Date: 18.07.2017 — 13.08.2017
Familiar? Yes! Stereotyped? Of course! Amusing – Why? Subtle – no, not here, but read on…
A massive materialized installation of twenty “menhirs” comes as a great surprise from an author of complex, live formats on the boundary of performance and participation. So far the time as a process has not been just a means but also a central theme in the works of Vojtěch Novák; a material measured, controlled and structured by social activity and communication.
The racy monoliths do contain the creative process and, through the updating of the archaic, do offer other possible options how to understand the time continuum, however formally we do not find precedents in Vojtěch Novák’s previous work, except for a certain inkling in the Set the Time for a Statue project (Gallery 44, Berlin, 2014). For example, in How Much Heat Can Concrete Withstand, Novák had almost substantially melted the time progression into a series of concurring open discussions. Later he repeated the project within the frame of the curatorial section How to Waste Time (Manifesta 11, Zurich, 2016), focusing on tertiary time policies. This is followed by a series thematizing anachronism and timelessness of the current globalized world Silk Road Hybridization (Studio Letná, Prague / Jan Naajkens Prize,’s-Hertogenbosch, 2016). An intensive collaboration with Andrew Jan Hauner includes, among other things, interactive plays, such as the 1st comes 3rd theatrical production for the Prague Quadrienale (also Vorbrenner, Innsbruck 2015) or the series of events in urban environment Token (WOUND, NY, 2016). And another multimedia installation the Oversleep Means Outrun (Kunstpodium Tilburg 2016) came up in collaboration with James Beckett.
It may not be necessary to emphasize that the phallic forms present are not the result of an inadequate sculptural ambitions of the author, but of his long-term interest in illusion, virtual reality and media theory. Despite the deliberate humorousness, he does have something to say about the medium of the sculpture. After all, the long name of the show is a recommendation of sorts as how to read this pseudo-sculptural installation. The absurdity of stone simulation in papier-mâché technique, taking into account the physical properties of paper (specifically newspapers and other commercial prints), opens up another large discourse field in the perspective of temporality.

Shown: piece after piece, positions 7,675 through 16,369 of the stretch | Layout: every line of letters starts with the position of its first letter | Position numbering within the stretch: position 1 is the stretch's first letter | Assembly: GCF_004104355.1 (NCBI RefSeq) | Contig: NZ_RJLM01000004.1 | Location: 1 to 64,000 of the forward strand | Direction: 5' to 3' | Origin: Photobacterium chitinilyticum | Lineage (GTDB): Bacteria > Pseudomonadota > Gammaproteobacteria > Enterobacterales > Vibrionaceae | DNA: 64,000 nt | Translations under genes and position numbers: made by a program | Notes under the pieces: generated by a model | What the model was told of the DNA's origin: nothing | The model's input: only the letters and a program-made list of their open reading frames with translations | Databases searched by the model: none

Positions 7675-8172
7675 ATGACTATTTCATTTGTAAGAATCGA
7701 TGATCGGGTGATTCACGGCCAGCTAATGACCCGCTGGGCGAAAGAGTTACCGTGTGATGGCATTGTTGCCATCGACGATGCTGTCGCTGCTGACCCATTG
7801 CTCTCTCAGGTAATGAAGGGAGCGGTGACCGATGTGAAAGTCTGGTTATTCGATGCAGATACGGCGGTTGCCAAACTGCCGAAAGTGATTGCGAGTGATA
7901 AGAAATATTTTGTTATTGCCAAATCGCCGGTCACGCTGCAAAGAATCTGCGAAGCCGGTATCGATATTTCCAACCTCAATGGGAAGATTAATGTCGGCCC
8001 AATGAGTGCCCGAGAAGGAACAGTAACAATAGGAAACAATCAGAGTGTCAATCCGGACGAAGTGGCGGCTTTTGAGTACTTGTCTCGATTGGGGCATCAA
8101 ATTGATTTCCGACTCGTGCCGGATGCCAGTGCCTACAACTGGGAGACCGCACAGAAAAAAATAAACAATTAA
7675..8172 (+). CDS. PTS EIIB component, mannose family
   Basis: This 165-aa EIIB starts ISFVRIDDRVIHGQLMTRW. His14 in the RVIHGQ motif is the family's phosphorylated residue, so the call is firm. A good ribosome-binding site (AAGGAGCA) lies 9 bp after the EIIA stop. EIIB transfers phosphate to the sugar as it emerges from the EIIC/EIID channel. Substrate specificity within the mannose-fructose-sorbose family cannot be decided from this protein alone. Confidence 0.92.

Menhir models are a sort of an unaware negative of the imaginary model. The volumes pretending to be a stone are defined against the environment by their stylized surface – theatrical dummy layers. This dense, yet fragile and incoherent crust defines the objects themselves, but also determines the emotional and factual qualities of the context that models them. Vojtěch Novák describes the symbolic interface of more or less credible layers of interpretation of megalithic art. The hollow, lightweight and transportable dummy, in contrast to the full mass of topographically stable stones, further enhances the sense of dirigibility.
The weight, height and above all the human strength that has erected the multi-tune megalith in the landscape, incites not only professional speculation, but also immediate intense affections, from chauvinist enthusiasm to romantic nostalgia. The less is known about the old Celts, the more space remains for irrational fascination and mystical fiction. The more the mystery resists time and bears up against decipherment, the more intense debate around it becomes. A documentation is being collected, a typology defined, and Celtic relics in each country enumerated.
Creators of the Asterix comic books René Goscinny and designer Albert Uderzo, created the grotesque figure of the menhir “sculptor” Obelix, aware that the original Breton monoliths has been cut very little or not at all. Ironically, the sculptor’s role lies in the distribution of heavy stones across the countryside, while the authors do not even explain what is the use for a menhir. Thus, the comic refers ironically to the precarious status of the menhir in the evolutionary programme of the art history, while the conservative interpretation of the (un)art of prehistory or natural nations is left to archaeology and anthropology. It would be possible to develop a model scheme of greater general validity from such a contradictory situation.The potential of the present moment to manipulate history is being exposed by the theme. This phenomenon shows much more universal mechanisms of cultural patterns construction, national identities and mythologies.
Curator: Mariana Serranová